Author: Kevin J. Anderson

Publisher: Titan Books; Original edition (September 25, 2012)

ISBN-10: 1781161720

ISBN-13: 978-1781161722

For some time now, modern writers have had fun spinning yarns that cross-pollinate characters created long ago by their literary inspirations, especially works written in the late 19th and early 20th centuries. In the newer works, Sherlock Holmes has crossed paths with Dracula, Fu Manchu, and Dr. Moreau; Tarzan has battled Doc Savage. Each has encountered actual historical personages ranging from Jack the Ripper to authors Jules Verne and H. G. Wells.

In many such books, there's a heavy nod to the spirit and flavor of old-fashioned pulp novels, that is, stories of adventure and fantasy with the reader required to suspend more than a small fraction of disbelief. That's the case with yet another mash-up from Kevin Anderson who, last year, had Jules Verne spending time with the "real" Captain Nemo. In The Martian War, Anderson goes a bit further by layering together three accounts that could only happen in an alternate universe.

Set in the days when Europe was worried about a coming war with the Kaiser in Germany, student H. G. Wells is working with his science teacher, T. H. Huxley. At the same time, astronomer Percival Lowell has sent messages to Mars hoping to make contact, and does so in the Sahara Desert. He's accompanied by the discredited Dr. Moreau, yes, Verne's vivisectionist, and they capture a specimen they take back to the states. All these personages, historical and fictitious, meet at a secret conference designed to discuss advanced technologies to defeat Germany. But it's revealed a far more dangerous enemy is coming from the red planet. German spy Hawley Griffin, the Invisible Man, sets wheels in motion that send Wells and Huxley to the moon where a dying civilization shares much about what those Martians are up to.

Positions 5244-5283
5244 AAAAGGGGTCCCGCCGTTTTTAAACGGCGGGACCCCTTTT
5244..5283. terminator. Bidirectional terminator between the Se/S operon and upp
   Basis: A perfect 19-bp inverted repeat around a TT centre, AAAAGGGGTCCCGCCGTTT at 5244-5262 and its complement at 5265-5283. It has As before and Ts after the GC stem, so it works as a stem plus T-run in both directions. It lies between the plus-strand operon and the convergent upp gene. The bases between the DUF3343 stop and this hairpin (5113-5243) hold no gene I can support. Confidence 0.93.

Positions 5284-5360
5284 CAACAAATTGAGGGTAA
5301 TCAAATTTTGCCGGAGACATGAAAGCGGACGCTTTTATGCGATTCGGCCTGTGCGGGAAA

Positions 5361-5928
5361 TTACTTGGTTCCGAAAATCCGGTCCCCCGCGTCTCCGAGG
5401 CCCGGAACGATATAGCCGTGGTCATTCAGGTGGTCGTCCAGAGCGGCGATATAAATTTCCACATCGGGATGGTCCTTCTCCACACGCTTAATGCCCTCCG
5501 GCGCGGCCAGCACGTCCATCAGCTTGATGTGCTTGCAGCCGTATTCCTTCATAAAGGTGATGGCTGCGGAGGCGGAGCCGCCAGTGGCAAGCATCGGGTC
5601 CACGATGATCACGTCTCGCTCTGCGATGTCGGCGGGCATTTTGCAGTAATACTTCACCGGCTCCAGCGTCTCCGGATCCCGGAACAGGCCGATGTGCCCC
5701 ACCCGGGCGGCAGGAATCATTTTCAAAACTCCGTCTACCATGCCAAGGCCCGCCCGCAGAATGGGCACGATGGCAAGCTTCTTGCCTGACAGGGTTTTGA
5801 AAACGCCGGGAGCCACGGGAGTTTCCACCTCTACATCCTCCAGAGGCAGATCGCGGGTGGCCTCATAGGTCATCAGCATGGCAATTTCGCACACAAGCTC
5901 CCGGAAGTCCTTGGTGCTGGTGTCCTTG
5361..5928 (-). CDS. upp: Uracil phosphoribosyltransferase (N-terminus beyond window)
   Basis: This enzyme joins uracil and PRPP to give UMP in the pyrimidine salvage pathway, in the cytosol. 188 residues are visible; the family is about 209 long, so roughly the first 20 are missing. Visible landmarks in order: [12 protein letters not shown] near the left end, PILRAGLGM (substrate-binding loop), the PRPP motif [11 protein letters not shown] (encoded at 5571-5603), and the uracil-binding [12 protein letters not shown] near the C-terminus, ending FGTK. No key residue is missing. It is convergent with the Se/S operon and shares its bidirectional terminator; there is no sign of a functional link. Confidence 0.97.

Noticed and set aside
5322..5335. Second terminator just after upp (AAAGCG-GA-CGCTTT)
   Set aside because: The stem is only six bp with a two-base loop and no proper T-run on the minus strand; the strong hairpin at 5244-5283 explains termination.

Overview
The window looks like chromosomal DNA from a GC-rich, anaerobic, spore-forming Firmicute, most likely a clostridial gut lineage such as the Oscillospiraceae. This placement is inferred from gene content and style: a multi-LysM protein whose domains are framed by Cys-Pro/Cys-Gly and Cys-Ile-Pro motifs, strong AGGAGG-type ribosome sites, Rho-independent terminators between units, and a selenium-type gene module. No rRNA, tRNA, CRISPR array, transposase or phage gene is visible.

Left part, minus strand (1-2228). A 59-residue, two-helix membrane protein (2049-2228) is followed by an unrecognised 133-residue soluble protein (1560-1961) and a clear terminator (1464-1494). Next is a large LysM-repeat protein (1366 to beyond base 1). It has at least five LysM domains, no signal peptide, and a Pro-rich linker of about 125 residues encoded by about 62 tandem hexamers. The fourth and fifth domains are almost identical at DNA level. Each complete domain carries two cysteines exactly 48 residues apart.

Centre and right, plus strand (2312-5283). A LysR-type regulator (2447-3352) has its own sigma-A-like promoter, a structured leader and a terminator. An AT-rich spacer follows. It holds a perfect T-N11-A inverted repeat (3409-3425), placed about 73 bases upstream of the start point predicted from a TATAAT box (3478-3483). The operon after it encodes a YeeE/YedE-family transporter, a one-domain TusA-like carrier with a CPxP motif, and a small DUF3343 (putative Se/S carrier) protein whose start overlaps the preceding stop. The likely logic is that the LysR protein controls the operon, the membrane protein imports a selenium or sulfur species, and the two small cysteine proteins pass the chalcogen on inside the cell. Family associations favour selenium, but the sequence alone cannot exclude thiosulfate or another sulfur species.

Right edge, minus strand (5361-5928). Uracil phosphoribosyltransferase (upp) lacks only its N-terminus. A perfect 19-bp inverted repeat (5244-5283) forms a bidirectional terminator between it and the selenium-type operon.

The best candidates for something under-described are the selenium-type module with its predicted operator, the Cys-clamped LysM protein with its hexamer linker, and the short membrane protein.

All of this, of course, is intentionally two-dimensional entertainment. Anderson, no slouch as a story-teller, establishes verisimilitude in the early chapters by capturing the nuances of the pre-World War I period before literally leaving planet Earth behind. Invisible men and tentacle Martians may be implausible, but when miracle plants and caterpillar cows start sprouting on a moon where no spacesuits are required, well, you know you're reading a comic book without pictures.

It's readers familiar with the books of Verne and Wells who will be able to spot the in-jokes and parallels to SF classics who will most enjoy this offering. Butter up some popcorn and kick back in your seat—here's another ride in the pulp fiction amusement park.

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